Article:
In case you were thinking Cree was simple…

In a previous post I went wild explaining ways in which words can be constructed in Cree using various suffixes that are imbued with particular meanings.  I know that in some ways, this can make Cree seem rather simplistic, albeit it charmingly descriptive.  Well that was just to lure you in!  Now I hit you with the verbs!

Oh Cree verbs, how I love you!  Verbing weirds language…in English.  But Cree speakers often talk about how Cree is a very verbal language and this is an aspect I particularly like to explore with anyone I can nail down long enough to discuss it with.  You see, even colours in Cree are verbs.  Something is not merely ‘red’ or ‘blue’…I like think of things as ‘being red’ or ‘being in the state of appearing blue’.

I’m just going to go ahead and give you a sneak peek before I really get into just how many kinds of Cree verbs there are.

  • wâpiskâw – it is white
  • sîpihkwâw – it is blue

The verb ‘to be’ is already there in the verb that is used to describe what colour something is.  Things are ‘being blue’.  Colours are not merely adjectives tacked on to describe a noun.  Now the complicated thing about colours being verbs is that of course, they need to be conjugated to match the object that is performing the action (being a colour).   For example:

  • wâpiskâw – it is white
  • wâpiskâwa – they are white

Then you have different orders, like the conjunct:

  • ê-wâpiskâk – as it is white
  • ê-wâpiskâki – as they are white

There are more, for the future conditional, and so on.  Forget learning a word like ‘blue’ and being able to use it in any sort of situation without having to make it agree.

If you speak French or Spanish or other languages with ‘genders’, then this is not going to seem too odd to you.  Your words for colours are not verbs, but they do have to agree with the gender and number of the nouns they are describing.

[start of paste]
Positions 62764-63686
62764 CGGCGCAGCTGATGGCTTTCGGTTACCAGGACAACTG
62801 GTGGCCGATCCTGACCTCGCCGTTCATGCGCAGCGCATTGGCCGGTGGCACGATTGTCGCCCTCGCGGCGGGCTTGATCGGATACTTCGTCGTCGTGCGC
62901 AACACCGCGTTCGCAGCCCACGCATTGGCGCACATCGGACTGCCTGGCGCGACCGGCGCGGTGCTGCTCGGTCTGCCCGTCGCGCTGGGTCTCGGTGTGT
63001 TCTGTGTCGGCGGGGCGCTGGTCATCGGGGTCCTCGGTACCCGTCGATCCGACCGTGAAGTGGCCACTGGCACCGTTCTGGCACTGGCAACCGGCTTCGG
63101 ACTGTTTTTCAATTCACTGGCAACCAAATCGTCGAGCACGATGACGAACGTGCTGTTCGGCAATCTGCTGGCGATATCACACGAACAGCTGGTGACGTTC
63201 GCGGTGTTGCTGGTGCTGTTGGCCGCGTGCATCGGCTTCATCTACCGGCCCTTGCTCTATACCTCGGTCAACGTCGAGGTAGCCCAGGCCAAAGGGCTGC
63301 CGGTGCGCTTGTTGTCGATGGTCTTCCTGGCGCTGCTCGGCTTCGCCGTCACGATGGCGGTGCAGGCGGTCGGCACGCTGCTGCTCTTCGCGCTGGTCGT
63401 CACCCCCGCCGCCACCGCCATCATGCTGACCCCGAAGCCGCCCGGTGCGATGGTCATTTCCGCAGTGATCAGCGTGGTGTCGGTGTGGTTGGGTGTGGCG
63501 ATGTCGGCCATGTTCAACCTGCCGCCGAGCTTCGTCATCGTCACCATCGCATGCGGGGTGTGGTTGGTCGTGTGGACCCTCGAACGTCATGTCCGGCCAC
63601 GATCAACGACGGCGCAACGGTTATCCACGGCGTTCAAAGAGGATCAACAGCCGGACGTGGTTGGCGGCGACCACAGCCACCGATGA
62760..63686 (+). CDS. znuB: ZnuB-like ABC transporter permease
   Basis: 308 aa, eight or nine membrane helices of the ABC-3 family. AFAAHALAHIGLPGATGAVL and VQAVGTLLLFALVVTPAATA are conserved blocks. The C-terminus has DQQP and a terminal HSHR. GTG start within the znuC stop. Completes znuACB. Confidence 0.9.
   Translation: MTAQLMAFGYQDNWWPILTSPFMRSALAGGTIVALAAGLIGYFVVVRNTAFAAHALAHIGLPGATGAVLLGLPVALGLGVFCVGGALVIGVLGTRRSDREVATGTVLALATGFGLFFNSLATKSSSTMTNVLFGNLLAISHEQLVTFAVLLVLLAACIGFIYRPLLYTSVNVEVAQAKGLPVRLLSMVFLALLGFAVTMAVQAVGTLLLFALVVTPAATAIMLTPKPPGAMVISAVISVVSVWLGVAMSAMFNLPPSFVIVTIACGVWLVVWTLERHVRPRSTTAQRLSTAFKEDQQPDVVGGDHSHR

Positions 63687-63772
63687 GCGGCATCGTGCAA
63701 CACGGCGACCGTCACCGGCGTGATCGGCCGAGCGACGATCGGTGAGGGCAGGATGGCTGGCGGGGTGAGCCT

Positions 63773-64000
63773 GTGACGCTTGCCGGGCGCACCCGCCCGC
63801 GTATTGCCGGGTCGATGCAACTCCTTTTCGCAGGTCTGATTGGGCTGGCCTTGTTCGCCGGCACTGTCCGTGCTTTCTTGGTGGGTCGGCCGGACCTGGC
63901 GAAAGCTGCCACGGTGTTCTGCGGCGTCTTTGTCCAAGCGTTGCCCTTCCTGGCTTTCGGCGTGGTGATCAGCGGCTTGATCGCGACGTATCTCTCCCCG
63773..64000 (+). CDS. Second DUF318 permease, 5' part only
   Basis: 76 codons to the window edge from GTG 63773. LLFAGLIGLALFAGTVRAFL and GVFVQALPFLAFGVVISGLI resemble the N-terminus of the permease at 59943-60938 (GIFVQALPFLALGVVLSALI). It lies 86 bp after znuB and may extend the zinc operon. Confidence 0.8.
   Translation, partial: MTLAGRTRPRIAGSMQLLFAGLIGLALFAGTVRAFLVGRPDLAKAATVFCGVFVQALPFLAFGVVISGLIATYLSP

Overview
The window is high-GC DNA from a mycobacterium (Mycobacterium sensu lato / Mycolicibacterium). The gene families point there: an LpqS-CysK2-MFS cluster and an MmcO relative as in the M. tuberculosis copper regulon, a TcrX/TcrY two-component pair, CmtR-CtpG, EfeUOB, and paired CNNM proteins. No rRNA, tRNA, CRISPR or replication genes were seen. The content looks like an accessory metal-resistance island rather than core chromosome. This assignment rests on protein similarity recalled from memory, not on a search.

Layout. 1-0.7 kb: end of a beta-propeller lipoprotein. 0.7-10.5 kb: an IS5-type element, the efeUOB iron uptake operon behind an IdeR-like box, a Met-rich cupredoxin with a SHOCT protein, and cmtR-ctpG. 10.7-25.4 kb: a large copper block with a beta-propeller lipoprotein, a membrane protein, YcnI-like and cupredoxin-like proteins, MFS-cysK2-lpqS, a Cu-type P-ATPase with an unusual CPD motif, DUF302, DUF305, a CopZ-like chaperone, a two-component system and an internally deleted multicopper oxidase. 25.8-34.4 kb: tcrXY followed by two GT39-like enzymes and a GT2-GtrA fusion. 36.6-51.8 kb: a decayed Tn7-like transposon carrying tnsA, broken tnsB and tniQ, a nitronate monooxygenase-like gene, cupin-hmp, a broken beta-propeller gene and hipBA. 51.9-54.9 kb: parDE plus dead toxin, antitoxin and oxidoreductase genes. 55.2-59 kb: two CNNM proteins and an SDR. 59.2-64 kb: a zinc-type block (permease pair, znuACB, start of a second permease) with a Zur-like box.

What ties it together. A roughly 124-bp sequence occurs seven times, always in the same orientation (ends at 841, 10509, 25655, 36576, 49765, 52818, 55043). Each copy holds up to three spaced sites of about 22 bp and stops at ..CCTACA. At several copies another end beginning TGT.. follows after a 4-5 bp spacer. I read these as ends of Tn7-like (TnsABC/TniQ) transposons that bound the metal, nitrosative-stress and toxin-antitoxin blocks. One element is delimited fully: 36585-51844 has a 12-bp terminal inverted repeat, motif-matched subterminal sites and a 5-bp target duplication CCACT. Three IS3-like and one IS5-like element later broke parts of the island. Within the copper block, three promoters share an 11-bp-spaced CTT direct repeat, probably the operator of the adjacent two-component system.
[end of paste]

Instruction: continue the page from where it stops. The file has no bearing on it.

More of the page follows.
“Ha!” I hear you saying, “were I merely an English speaker, this might be difficult, but I am not monolingual and thus I have an edge!”

Fear not, challenge-seekers!

Cree does not split nouns into genders like you’ll find in French and Spanish.  No ‘male’ nouns or ‘female’ nouns. Instead, Cree splits nouns into ‘animate’ and ‘inanimate’.  No one really seems happy with these descriptions, by the way.  They definitely cause confusion…but then again genders in the romance languages aren’t perfectly descriptive either.  What makes a table ‘female’?  Why is the day ‘masculine’? It isn’t always intuitive and eventually you just have to memorise what category the words fit into.  Thus it is with Cree.

So you have animate nouns…people and animals most obviously, but less obviously other objects you don’t necessarily consider ‘alive’ like bread, and stones.  The question that always arises at this point is, do Cree speakers think bread and stones are alive?  Well the answer is…it varies.  Some things are considered ‘animate’ because they move, like a spoon or a paddle.  Other cultural beliefs may be involved in respect to certain words but if you want to understand that, you need to do more than read a blog.

Other nouns are inanimate.  Tables, chairs, most tools.  Yet again, the category isn’t perfect as some berries are inanimate while others are animate.

“But âpihtawikosisân!” you say, “Why are you talking about nouns?  I thought you were going to discuss verbs!”

*gleeful rubbing of the hands*

In many languages, verbs must agree with the actor.  I eat, she eats.  Tengo hambre, tienes hambre, je suit, tu es, etc.  Cree does this too of course, indicating who is doing the action…but Cree goes beyond this.  In Cree, verbs must agree with whether the actor (or object being acted upon) is animate or inanimate.

“Two kinds of verbs?  Like saying ‘I eat (something animate) or I eat (something inanimate)?'” you scoff, “Well it’s different, but not that complicated!”

Actually, at the most basic level you have to deal with three different types of verbs.  Animate Intransitive (AI), Transitive Animate (TA) and Transitive Inanimate (TI).

Basically it breaks down like this.  AI verbs have an actor but no specified object.

  • mîciso [mee-TSO] – to eat

There is no connotation included as to what you should eat, the entire idea is simple ‘to eat’.  There is no object specified, only the action by itself.  There are many AI verbs which are basically self-contained. 

  • nikamo [NI-gu-mo] – to sing